Today, it is difficult to recapitulate that – in terms of international law – World War II ended in the night of Oct. 2/3, 1990. Not before this date, did the four victorious powers of WWII give up their special prerogatives concerning “Germany as whole.” After 1945, no peace treaty had been signed with either of the two German states. Both were, albeit to very different degrees, not sovereign.

Before unified Germany was granted sovereignty, it had to accept an number of conditionalities:

  • the (post-1945) military occupation-derived right of the United States and Britain to station troops in (West) Germany were preserved by being “NATO-ized.” (France withdrew its military forces after 1990)
  • Germany had to recognize the finality of its border with Poland (that is the loss of 1/3 of the Reich’s territory east of the rivers Oder and Neisse)
  • An “informal understanding” was reached that Germany will give up the deutschmark in favor of an EU currency union
  • The Soviet Union was granted large-scale financial aid, including the costs for the relocation of Soviet forces in the DDR back home (the last Russian troops left Germany in June 1994).

The weight of 20th century history did again resurface at the 20th anniversary of unification. On Oct. 3, 2010 Germany paid the last installment of its World War I war reparations, set at the 1919 Versailles Treaty.

Not only the shadow of past wars lay over German reunification, on Oct. 3, 1990 new wars were looming: in the Gulf and in the Balkans. And, shortly after the Fall of the Berlin wall, US forces had invaded Panama, deposing and arresting Panamanian military strongman Gen. Noriega in December 1990.

The Mirage of an Unipolar World

When George Bush Sr. watched the opening of the Berlin Wall on Nov. 9, 1989, he was not amused. But unquestionably, among all major actors, the Bush administration had the most relaxed attitude towards German unification. Why? The US government was the quickest to realize that German unification would become the starting point for a “new world order”. When Bush Sr. postulated the “new world order”, he had an unipolar world system in mind: The United States had won the Cold War. Arch rival Soviet Union was stuck in a existential crisis which offset its military strength. France and Britain were mere middle powers. Germany was absorbed by itself. The European Union (then 12 member states) was essentially a customs union. And China, India and Brazil were “Third World” countries beset by enormous internal problems. So, the way seemed cleared for unilateral American action on the world stage.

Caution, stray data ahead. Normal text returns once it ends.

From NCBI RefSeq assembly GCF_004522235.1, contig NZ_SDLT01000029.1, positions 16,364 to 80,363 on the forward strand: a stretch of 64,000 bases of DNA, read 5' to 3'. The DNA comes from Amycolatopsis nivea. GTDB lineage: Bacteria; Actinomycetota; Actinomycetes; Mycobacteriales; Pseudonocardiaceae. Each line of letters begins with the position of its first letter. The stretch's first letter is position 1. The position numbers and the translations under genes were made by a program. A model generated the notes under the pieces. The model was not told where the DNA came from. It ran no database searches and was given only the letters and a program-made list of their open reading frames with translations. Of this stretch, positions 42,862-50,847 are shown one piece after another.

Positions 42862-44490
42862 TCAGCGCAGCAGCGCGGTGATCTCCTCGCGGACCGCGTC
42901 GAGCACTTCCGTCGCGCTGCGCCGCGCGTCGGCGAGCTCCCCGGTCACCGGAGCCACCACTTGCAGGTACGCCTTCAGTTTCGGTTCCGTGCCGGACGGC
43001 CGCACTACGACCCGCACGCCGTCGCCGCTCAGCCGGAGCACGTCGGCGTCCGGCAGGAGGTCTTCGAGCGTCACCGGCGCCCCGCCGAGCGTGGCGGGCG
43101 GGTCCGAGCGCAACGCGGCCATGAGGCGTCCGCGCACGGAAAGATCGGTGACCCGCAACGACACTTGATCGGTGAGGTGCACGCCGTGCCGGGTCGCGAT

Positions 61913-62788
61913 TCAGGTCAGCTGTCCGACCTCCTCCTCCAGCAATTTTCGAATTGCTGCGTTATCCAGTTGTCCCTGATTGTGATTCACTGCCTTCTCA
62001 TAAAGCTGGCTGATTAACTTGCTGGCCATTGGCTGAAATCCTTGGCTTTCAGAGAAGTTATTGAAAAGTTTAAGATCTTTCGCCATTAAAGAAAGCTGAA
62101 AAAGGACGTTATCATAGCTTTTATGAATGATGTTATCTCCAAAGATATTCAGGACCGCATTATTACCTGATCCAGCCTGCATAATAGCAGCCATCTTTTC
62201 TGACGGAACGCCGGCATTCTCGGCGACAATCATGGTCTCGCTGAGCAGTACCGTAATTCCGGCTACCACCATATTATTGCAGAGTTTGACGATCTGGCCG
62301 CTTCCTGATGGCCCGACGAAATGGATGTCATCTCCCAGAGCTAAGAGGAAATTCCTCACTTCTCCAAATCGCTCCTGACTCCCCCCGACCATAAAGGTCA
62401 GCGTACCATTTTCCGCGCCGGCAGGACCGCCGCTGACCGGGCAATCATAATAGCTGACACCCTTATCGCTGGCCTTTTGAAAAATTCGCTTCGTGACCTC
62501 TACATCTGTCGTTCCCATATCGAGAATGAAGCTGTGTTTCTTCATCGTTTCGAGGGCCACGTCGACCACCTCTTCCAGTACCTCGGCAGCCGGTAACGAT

Four months after German reunification, the 1991 Gulf War started; Iraq was bombed and Iraqi occupation forces were driven out of Kuwait. This first defeat of Saddam Hussein was followed by a “cold war” till 2003 when the Second Gulf War was launched by Bush Jr administration. US military action against (and in) Iraq was a constant feature of the post-1990 “new world order“, but there were other US-led wars: Kosovo, Afghanistan and the ubiquitous “war on terror”.

But these wars over past 20 years have not consolidated American world domination. Quite the opposite, they not only ruined American state finances, but America’s global standing. In parallel, the US economy atrophied through de-industrialization and the surge of the US “financial industry” (decoupled from the real economy). Secular trade and current account deficits turned America into the world’s No. 1 debtor nation. In 2008, the inevitable happened: the US-centered financial crisis laid bare the real state of affairs: America was essentially broke. The generations born before the 1980s might still have been impressed by America’s political and economic dynamism during the Clinton years (which turned out to be straw fire), but the generation born after 1990 has known only an America in decline.

A Time Journey: Russia…

In 2010, few will dispute that the world has become multipolar. 20 years ago, such a proposition seemed absurd. In what condition were Russia, China, India or Brazil in 1990?

In 1990, the Soviet Union was in a state of exhaustion – economically, financially and ideologically broke. It had been arming itself to death, yet loosing the war in Afghanistan in the 1980s. At the time of German unification, the Soviet economy was not only technologically backward, but disintegrating; it could no longer supply the most basic consumer items. To feed its population, the Soviet Union had to import vast amounts of food. The imports could not be balanced by exports of raw materials and energy – so the foreign debt soared. As a consequence, the Soviet leadership decided to write off its Warsaw Pact client states. The geostrategic glacis in Central Eastern Europe would be abandoned – in order to secure (and modernize) the Soviet Union itself. The plan misfired. In December 1991, the Soviet Union was dissolved.